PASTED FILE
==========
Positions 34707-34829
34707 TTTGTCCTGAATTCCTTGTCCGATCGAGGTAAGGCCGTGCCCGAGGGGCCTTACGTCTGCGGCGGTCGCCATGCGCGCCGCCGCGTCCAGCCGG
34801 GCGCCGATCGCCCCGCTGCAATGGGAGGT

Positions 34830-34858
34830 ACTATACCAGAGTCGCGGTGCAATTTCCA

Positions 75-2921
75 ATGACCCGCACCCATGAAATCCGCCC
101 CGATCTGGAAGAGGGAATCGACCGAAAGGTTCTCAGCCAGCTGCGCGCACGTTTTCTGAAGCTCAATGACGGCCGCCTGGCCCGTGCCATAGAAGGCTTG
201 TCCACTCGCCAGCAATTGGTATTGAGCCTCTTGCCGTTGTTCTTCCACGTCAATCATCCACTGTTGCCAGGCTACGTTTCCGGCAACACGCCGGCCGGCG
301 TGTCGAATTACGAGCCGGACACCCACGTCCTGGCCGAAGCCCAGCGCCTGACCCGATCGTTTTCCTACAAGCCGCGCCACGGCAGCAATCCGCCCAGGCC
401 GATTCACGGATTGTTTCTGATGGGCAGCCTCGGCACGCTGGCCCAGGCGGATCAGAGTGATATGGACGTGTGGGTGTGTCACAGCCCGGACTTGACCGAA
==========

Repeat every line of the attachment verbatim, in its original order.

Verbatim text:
Positions 34707-34829
34707 TTTGTCCTGAATTCCTTGTCCGATCGAGGTAAGGCCGTGCCCGAGGGGCCTTACGTCTGCGGCGGTCGCCATGCGCGCCGCCGCGTCCAGCCGG
34801 GCGCCGATCGCCCCGCTGCAATGGGAGGT

Positions 34830-34858
34830 ACTATACCAGAGTCGCGGTGCAATTTCCA

Positions 75-2921
75 ATGACCCGCACCCATGAAATCCGCCC
101 CGATCTGGAAGAGGGAATCGACCGAAAGGTTCTCAGCCAGCTGCGCGCACGTTTTCTGAAGCTCAATGACGGCCGCCTGGCCCGTGCCATAGAAGGCTTG
201 TCCACTCGCCAGCAATTGGTATTGAGCCTCTTGCCGTTGTTCTTCCACGTCAATCATCCACTGTTGCCAGGCTACGTTTCCGGCAACACGCCGGCCGGCG
301 TGTCGAATTACGAGCCGGACACCCACGTCCTGGCCGAAGCCCAGCGCCTGACCCGATCGTTTTCCTACAAGCCGCGCCACGGCAGCAATCCGCCCAGGCC
401 GATTCACGGATTGTTTCTGATGGGCAGCCTCGGCACGCTGGCCCAGGCGGATCAGAGTGATATGGACGTGTGGGTGTGTCACAGCCCGGACTTGACCGAA